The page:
Straight out of the gate, let me say that iodine is essential for your thyroid to function properly. In fact, many of us (if not most of us) are deficient in iodine and should consider an iodine supplement for thyroid treatment. I’ll get into that in a minute.
The need for iodine is not what I’m challenging in this article. I’m also not challenging the use of iodine specifically as a thyroid treatment. I’m challenging a popular test used to determine if you are iodine deficient.
The Iodine Test
A popular test for iodine sufficiency involves painting some iodine on your abdomen and then observing how long it takes for the orange/yellow stain to disappear. The theory is that if it disappears quickly, you are iodine deficient. If it remains for 24 hours, you are iodine sufficient.
I’ve read about this test many times over the years and I’ve done the test about a half-dozen times over the past couple of years. The test always shows that I’m iodine deficient as the stain disappears in just a few hours.
I’ve never been surprised at the outcome because I know that I’m borderline hypo-thyroid. In other words, when my doctor has tested my thyroid function in the past, I’m consistently at the low end of the normal range.
However, I’m naturally suspicious until I see proof. I wanted proof that this test was really giving me the true status of my iodine levels. I guess I should have been born in Missouri – the “Show Me” state.
Show Me The Proof
I know that having sufficient iodine is important to my health so I decided to do an experiment to see if the “paint your belly with iodine” test was valid.
I have some 130 mg potassium iodide tablets and I used them to saturate my thyroid with iodine. I took one tablet daily for two weeks to makeup any iodine deficiency that I might have. After 2 weeks, I felt certain that my thyroid was saturated with iodine.
I then performed the “paint your belly” test 2 days in a row while still taking the 130 mg tablets. What happened? The stain disappeared in just a few hours. Myth Busted!
That pretty much proved to me that the “paint your belly” test was an urban legend and was not an accurate indicator of anyone’s iodine status or the need for thyroid treatment with iodine.
More Research Needed
The results of my not-so-scientific experiment made me even more curious so I did a lot more iodine treatment research.
I found that idea of iodine being toxic at moderate to high levels is likely not true. The idea that iodine can be toxic came for an experiment on rabbits and guinea pigs performed in the 1940’s.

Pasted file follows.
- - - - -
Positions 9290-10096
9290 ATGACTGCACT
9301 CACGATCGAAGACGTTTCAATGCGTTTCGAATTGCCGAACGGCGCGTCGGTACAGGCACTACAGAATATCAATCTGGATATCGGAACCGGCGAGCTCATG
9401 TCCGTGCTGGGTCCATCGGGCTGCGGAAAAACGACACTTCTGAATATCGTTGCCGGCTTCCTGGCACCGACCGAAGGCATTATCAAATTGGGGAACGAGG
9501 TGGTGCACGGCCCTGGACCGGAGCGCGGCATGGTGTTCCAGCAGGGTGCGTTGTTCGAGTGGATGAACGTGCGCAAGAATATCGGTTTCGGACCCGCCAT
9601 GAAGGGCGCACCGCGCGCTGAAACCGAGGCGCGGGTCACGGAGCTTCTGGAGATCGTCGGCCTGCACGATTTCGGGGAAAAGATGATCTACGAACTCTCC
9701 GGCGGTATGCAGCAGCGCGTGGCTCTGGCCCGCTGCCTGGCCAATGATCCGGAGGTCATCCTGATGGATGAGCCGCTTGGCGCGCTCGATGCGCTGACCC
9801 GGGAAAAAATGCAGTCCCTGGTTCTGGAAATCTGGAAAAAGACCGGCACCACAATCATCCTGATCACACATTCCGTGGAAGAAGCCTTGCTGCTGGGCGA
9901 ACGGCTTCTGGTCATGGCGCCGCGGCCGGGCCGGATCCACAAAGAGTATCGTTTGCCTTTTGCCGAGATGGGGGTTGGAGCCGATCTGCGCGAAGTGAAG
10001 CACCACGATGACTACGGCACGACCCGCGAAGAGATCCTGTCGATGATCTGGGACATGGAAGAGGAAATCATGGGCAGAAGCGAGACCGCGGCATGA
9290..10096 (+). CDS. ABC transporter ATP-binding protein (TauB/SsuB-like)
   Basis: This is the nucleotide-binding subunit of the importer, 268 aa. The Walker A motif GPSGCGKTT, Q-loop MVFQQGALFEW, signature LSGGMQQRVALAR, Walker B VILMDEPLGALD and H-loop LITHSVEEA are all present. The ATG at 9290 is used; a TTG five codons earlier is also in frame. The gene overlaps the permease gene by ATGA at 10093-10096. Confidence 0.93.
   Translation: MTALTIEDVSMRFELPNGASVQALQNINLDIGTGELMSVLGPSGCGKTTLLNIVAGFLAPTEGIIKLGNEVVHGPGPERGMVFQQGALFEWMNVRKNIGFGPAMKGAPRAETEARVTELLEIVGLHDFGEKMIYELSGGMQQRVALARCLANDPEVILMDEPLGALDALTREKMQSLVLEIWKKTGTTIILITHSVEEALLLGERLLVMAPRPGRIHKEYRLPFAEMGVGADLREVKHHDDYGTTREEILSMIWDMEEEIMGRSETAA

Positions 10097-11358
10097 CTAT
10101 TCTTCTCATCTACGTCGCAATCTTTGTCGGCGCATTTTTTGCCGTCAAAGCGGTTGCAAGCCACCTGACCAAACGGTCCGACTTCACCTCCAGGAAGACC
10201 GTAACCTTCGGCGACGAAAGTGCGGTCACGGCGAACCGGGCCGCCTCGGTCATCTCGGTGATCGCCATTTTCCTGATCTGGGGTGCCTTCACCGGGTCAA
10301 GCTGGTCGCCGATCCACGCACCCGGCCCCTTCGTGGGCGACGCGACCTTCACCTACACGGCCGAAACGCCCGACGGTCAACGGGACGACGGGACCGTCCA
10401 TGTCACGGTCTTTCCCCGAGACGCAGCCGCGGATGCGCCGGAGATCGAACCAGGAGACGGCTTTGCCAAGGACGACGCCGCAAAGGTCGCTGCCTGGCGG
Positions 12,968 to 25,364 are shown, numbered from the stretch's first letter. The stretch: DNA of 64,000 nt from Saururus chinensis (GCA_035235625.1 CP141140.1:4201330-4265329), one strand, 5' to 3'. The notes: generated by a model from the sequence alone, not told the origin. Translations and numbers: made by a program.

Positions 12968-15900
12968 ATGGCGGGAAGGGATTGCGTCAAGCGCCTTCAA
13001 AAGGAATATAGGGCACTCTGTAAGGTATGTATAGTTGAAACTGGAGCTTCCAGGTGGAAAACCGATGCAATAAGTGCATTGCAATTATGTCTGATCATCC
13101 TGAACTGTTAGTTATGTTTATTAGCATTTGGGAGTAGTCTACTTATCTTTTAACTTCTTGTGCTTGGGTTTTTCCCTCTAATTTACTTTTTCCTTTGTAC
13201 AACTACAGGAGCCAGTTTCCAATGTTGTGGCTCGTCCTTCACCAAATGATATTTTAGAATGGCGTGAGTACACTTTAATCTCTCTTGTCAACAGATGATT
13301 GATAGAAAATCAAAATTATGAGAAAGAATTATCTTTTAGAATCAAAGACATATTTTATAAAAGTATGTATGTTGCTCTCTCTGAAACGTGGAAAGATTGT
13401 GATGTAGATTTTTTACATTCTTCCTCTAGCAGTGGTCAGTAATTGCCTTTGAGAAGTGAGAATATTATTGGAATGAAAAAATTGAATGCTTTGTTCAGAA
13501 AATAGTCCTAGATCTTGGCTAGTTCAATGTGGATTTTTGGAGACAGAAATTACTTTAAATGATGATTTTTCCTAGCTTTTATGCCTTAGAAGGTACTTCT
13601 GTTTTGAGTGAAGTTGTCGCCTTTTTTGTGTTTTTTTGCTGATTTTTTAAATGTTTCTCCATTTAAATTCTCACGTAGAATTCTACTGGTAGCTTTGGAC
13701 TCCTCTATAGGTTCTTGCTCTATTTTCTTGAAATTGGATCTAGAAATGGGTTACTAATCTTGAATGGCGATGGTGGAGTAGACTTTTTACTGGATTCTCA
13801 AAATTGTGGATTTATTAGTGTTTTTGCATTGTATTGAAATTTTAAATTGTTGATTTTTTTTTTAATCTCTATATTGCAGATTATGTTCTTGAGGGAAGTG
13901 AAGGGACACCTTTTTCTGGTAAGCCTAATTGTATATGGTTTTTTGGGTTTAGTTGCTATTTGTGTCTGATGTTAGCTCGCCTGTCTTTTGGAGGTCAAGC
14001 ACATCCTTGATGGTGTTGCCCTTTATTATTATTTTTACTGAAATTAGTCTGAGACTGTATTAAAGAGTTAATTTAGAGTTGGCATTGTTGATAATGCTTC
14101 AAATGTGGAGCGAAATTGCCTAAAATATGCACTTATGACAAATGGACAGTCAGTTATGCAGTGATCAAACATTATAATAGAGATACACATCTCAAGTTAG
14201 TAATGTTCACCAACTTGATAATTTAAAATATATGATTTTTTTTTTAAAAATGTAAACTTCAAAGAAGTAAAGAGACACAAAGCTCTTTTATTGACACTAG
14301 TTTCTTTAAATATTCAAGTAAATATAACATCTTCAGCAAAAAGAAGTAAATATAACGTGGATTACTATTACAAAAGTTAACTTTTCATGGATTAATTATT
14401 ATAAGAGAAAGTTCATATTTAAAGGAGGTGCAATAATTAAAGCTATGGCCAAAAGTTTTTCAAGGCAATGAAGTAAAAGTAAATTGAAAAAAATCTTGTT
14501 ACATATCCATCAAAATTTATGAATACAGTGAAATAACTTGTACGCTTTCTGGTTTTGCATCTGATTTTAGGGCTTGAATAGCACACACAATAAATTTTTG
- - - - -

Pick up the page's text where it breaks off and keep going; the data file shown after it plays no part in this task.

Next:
The results were mistakenly applied to humans who metabolize iodine differently. More modern research shows that our kidneys efficiently remove any excess iodine in our bodies in just a few hours with zero toxicity from iodine treatment. Also, our grandparents took large doses of iodine as medication for multiple illnesses and they suffered no ill-effects.
I also learned that in the past few decades, the amount of iodine in our diet had been drastically reduced. Iodine has been added to salt for a long time to insure that the population received enough to prevent goiters. However, since low sodium diets are being recommended by doctors to reduce heart disease, many people have reduced their salt intake. The results are that many of us do not get enough iodine.
Also, there is a lot of competition for access to our thyroid glands. Chlorine in our tap water, fluoride in our toothpaste, plus the bromide in commercially baked breads all compete with iodine in the thyroid. If we are getting a lot of chlorine, fluoride, and bromide, we are probably not efficiently absorbing the iodine that we receive.
My conclusion is that I need to be receiving supplemental iodine in my diet. I can’t make any recommendations for you since the official party line is that excess iodine is toxic. So, do a little reading and decide for yourself what is best for you.
The Last Thing I Learned
The one last thing that I learned in my research is that an iodine deficiency can take a couple of months to correct. Therefore, even thought I believe that the “paint your belly” iodine test is not valid, I’m going to reserve my final judgment for a while.
For now, I think it’s an urban myth. But, after I continue taking daily iodine supplements for several months, I’ll repeat the test and report my results.
Stop by at Unconventional Health.com/Iodine-For-Thyroid-Treatment every once in a while and see how my little experiment turns out. Or, if you like, just subscribe to my RSS feed and receive an update whenever I post something new.
Best wishes for living life without an orange belly and keeping enough iodine in your thyroid – Cheers!
PS – Iodine does a lot more for your body than just make your thyroid work right. Every cell in your body has iodine receptors. God did not put them there just for fun. But, that’s a topic for another time.